Hague taken to court over drone bombings

Hague faces some tough questions
Hague faces some tough questions

By Charles Maggs

William Hague is being taken to court amid accusations that the government's policy towards drone attacks in Pakistan is illegal.

Noor Khan, whose father was killed by a US drone attack in Waziristan, the war-torn province in North-Western Pakistan, is demanding clarity over the UK's role in supplying intelligence to US forces and the legality of such acts.

"This case is about the legality of the UK government providing 'locational intelligence' to the US for use in drone strikes in Pakistan," said Rosa Curling, a Reprieve lawyer representing Khan.


"An off-the-record GCHQ [Government Communication Head Quarters] source stated to a number of media outlets that GCHQ assistance was being provided to the US for use in drone attacks and this assistance was ‘in accordance with the law.’ We have advised our client that this is incorrect.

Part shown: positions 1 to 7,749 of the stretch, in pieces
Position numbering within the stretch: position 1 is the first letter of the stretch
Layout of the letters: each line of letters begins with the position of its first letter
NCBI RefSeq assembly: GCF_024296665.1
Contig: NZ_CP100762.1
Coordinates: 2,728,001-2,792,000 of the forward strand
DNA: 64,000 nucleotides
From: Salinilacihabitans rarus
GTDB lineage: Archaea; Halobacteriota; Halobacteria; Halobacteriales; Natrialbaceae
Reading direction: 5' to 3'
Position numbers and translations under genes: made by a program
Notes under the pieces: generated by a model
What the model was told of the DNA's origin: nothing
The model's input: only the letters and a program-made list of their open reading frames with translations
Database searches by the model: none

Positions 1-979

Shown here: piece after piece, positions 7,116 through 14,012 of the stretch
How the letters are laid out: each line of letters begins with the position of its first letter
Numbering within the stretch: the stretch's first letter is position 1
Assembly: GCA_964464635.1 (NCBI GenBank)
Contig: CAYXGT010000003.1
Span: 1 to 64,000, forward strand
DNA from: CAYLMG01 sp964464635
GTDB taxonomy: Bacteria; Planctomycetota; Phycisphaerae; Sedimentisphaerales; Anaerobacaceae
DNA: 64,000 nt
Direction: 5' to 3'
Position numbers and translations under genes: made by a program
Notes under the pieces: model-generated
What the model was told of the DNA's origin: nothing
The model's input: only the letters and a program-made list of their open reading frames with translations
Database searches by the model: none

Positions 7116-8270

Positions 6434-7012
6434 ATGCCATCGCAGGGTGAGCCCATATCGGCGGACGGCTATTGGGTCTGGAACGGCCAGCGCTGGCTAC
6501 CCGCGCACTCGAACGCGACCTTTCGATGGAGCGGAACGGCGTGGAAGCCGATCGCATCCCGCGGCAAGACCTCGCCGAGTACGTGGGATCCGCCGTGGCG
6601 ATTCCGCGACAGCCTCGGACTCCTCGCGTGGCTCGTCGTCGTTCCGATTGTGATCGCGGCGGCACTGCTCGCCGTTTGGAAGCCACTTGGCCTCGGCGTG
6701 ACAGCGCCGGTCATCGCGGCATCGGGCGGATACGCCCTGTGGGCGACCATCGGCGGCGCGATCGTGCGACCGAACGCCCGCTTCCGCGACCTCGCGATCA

"The secretary of state has misunderstood the law on this extremely important issue and a declaration from the court confirming the correct legal position is required as a matter of priority."

Hague is being pursued in his role as foreign secretary, not as a private citizen and is not expected to be in court in person for the two day hearing which begins tomorrow.

Drones are unmanned, remotely controlled aircraft that carry out bombings frequently in Pakistan and have caused diplomatic rifts among allies in Afghanistan.

A Foreign Office spokesperson said of the drone attacks: "It is the longstanding policy of successive governments not to comment on intelligence matters." It did not offer a comment on Khan's case either, citing ongoing legal proceedings.

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